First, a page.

And then you hear some of the ancestors who attack King are now adults attacking me. I’m not black enough. But let me tell you something. I didn’t hear it from Sidney Poitier, but I heard it from Oprah Winfrey. “I cannot carry the dreams of others on my shoulders.” I know my purpose in my mission and my purpose and my mission is to say to the Black and brown people who are running this most important city in the most important country, this is our opportunity to uplift the things we fought for years. The real reflection on Dr. King is what are we going to do with the power we have now. Person of color is the Borough President of the Bronx. Person of color is the Borough President of Queens. Public advocate, person of color. Hakeem Jeffries, person of color. Leader of the Senate, person of color. Leader of the assembly, person of color. Leader of the City Council, person of color. Borough presidents… The mayor, person of color. Heads of major committees are people of color.

So the real celebration of Dr. King is to say, this is what he marched for. This is what our ancestors fought for. This is what we put our lives on the line for. This is the moment that they all asked for. So now the question is what are we going to do with that moment, and how do we uplift the people in the process? And so I don’t walk around with a dashiki. I don’t have enough hair on my head to have an Afro. But when you do an analysis of my office and you start to see that my first deputy mayor, person of color. My chief of staff, person of color. My chief advisor, person of color. You go into my agencies and you see the first Korean that has ever been a commissioner. You see the first person that’s a Muslim that has been a commissioner of a major agency.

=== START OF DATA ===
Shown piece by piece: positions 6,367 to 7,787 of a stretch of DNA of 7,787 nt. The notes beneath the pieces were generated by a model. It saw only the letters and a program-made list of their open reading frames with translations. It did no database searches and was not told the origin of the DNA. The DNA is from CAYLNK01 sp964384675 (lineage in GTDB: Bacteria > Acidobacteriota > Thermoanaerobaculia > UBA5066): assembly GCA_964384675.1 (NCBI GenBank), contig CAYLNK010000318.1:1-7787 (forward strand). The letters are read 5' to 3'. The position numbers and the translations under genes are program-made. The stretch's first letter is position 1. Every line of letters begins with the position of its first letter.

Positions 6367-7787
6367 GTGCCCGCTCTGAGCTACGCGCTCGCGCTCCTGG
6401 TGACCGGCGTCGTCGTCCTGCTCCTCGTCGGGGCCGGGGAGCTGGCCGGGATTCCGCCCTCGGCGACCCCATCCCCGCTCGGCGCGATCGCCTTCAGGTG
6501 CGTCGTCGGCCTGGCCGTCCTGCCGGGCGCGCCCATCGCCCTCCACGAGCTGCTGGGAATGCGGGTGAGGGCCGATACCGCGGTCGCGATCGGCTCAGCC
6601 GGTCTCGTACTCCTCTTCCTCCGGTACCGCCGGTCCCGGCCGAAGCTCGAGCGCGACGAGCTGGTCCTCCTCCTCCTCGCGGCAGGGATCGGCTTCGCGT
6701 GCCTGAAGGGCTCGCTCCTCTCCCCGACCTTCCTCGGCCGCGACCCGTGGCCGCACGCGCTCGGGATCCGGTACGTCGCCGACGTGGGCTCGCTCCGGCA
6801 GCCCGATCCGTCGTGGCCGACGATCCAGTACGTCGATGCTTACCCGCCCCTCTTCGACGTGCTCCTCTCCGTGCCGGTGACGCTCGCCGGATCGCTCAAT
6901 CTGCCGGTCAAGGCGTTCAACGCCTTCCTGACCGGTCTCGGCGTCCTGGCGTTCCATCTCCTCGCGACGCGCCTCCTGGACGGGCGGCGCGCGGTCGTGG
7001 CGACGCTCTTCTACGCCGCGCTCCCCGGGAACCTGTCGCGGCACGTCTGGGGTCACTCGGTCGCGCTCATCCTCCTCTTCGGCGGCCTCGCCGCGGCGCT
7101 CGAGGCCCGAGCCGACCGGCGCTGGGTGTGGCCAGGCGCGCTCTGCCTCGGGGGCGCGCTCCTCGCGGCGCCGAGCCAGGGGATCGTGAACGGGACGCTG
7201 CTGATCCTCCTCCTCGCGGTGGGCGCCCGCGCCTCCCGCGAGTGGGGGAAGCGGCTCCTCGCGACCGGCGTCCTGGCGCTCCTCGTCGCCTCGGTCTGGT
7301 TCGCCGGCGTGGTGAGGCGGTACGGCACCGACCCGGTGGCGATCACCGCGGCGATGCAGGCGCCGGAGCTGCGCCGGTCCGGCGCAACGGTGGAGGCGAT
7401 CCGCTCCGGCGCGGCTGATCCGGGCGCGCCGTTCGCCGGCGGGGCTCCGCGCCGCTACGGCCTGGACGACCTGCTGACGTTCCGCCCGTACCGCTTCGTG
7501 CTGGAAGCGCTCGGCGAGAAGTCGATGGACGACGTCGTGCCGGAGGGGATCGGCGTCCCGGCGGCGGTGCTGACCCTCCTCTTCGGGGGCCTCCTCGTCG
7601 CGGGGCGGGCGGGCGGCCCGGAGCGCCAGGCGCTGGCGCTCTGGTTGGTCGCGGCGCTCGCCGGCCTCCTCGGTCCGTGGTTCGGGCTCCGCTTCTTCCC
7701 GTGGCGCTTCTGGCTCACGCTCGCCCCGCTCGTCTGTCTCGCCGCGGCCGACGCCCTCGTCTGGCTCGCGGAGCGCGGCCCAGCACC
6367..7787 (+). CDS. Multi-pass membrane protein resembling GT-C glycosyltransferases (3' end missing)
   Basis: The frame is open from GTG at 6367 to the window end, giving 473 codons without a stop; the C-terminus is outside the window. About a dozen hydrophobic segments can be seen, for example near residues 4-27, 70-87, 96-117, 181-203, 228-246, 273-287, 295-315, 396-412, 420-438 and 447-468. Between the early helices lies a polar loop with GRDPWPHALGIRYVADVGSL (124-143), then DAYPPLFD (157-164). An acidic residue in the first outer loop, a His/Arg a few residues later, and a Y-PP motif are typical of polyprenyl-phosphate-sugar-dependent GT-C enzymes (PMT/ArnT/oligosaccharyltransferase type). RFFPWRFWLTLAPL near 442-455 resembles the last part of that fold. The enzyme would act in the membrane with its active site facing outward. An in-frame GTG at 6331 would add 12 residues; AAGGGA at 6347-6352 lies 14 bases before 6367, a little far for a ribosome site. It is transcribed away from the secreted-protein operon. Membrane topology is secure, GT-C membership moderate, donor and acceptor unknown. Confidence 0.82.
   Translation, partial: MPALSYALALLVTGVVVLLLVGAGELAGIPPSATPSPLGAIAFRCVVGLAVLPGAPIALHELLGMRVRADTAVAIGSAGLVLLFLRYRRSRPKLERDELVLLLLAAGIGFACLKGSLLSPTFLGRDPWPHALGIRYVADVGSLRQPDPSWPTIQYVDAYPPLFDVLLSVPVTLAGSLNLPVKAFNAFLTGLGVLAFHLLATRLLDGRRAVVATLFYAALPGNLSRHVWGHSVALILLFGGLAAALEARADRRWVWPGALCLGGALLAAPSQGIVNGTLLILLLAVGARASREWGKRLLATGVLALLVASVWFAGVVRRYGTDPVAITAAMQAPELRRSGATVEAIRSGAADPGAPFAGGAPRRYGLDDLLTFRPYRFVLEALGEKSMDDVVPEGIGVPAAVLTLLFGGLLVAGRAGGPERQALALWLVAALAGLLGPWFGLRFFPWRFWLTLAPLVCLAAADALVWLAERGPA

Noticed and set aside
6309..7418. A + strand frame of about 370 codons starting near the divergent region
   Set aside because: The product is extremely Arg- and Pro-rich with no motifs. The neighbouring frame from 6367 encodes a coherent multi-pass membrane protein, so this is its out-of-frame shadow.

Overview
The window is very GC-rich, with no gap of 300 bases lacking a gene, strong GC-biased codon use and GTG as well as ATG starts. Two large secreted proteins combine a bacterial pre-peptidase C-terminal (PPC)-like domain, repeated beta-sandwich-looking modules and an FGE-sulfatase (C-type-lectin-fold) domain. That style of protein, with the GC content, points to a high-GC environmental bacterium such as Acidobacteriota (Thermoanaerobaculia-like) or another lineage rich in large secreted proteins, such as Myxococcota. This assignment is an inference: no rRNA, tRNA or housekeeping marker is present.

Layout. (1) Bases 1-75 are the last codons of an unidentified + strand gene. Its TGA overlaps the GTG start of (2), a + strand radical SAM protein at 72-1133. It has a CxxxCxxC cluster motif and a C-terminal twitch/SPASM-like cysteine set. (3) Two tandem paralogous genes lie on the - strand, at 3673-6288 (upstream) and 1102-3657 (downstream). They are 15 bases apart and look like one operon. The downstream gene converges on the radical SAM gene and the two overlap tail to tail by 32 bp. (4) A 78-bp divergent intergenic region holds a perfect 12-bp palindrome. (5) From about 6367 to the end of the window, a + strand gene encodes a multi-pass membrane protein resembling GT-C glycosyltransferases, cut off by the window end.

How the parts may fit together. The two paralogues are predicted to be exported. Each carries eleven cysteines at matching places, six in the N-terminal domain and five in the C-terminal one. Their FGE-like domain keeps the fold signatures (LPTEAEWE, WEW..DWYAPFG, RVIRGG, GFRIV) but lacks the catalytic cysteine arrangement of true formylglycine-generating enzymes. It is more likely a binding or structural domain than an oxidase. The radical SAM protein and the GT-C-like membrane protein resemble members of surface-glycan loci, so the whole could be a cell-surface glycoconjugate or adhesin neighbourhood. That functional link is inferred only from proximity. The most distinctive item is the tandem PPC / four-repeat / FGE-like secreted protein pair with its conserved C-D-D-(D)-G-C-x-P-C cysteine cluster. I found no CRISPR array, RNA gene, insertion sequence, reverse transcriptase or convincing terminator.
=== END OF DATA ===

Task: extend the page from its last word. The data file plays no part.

When you see the diversity, five women are now deputy mayors in the City of New York after being locked out for so many years. When you see what we are doing, we’re not yelling and screaming or saying who we are. We’re living who we are. That’s the Dr. King moment that I know. Let’s not be distracted. This is such a significant moment for us all. And I’m going to focus and not be distracted on this moment. Now think all of my DAs, DA in the Bronx, person of color. DA in Manhattan, person of color. DA in Brooklyn, person of color. I don’t know what city they used to call it, but now they need to call New York, this is Chocolate City. Now quote that. And we don’t have to leave anyone behind.

That’s why, Ken Sunshine, we are fighting with our Jewish brothers and sisters to deal with anti-Semitism in the city. That’s why we are connecting with Grace Meng and the AAPI community and Assemblywoman Rajkumar to deal with what is happening with our brothers and sisters from the AAPI community. That’s why we are connecting with people who are a part of the migrant and asylum seekers. I don’t even know the madness of people telling me I shouldn’t go speak to my fellow mayor in El Paso to deal with a crisis that the national government is supposed to be dealing with. Stop running for office and do the office you got now. So on Dr. King’s Day, we are not just going to think about the dream. We are going to live the dream and we’re going to move our city and the country in the direction of where the dream is supposed to take us. Thank you so much. Thank you, Reverend Sharpton.
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January 2023